HC: What is it about the series that made you such a fan?

TE: As a child I was attracted by these stories that just blew my mind on a regular basis. It wasn’t just the twist endings, but the interesting characters that I’d never seen anywhere else before. An adult who has never seen the series these days might be able to see some of them coming, but it doesn’t matter, because there’s a level of intelligence and social commentary there that children wouldn’t really pick up on. Plus the themes in The Twilight Zone would often be touching on the struggles we face as adults; wondering what our place is in the world; fear of death such universal human concerns that the older you get, the more they speak to you.

HC: Rod Serling was way ahead of his time with some stunning stories, do you have a favourite?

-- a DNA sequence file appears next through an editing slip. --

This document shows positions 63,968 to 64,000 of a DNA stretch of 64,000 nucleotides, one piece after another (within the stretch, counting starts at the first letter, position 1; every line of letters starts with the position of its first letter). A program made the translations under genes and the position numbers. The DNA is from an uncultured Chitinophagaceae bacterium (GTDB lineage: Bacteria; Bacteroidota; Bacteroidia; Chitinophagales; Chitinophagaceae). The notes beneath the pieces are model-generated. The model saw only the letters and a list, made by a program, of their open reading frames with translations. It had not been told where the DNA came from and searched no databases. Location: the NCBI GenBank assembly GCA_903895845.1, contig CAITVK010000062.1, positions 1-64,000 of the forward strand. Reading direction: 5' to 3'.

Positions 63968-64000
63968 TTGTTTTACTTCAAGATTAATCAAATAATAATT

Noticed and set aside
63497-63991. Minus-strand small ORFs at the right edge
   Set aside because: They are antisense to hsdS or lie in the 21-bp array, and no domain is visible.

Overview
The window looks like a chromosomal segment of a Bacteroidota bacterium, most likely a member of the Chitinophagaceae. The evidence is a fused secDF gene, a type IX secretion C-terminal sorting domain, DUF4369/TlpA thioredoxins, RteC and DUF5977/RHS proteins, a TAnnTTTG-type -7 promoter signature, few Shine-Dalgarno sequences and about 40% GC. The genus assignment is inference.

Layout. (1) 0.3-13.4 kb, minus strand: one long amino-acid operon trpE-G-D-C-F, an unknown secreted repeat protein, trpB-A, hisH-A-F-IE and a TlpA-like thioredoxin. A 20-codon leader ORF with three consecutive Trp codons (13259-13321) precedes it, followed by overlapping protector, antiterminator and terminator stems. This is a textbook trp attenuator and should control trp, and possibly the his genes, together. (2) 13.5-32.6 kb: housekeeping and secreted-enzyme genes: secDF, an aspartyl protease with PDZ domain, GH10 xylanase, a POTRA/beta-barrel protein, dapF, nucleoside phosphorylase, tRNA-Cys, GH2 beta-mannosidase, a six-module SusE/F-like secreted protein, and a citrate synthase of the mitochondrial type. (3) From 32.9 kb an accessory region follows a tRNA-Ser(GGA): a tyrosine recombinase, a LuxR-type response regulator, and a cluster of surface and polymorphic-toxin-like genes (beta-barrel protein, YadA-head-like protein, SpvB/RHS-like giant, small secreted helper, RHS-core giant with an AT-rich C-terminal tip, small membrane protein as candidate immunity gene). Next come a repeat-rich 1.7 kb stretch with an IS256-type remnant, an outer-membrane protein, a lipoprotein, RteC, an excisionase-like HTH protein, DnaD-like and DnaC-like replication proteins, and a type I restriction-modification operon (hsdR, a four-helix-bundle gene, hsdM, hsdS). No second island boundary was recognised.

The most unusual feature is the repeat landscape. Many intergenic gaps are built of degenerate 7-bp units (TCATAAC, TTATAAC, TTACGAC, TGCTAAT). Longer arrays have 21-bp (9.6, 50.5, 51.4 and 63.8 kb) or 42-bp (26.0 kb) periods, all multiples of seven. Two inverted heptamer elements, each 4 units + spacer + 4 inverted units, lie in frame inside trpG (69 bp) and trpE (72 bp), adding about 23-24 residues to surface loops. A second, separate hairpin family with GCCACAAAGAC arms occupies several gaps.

TE: There’s an episode called A Stop At Willoughby, where a stressed out advertising executive who longs for a simple life falls asleep on the train each night on the way home from work, when he wakes up the train has stopped at this idyllic little town called Willoughby. He never quite gets up to get off the train in time, but he gets obsessed about this lovely little place, because it seems to offer everything he wants in life as opposed to the life he’s living. Again, I won’t spoil it, but it’s a wonderful episode. Rod Serling wrote several pieces that are quite similar in theme, where someone would find themselves wondering what their place in the world was, and they’re some of the strongest, because Serling was someone who longed for a simple life himself.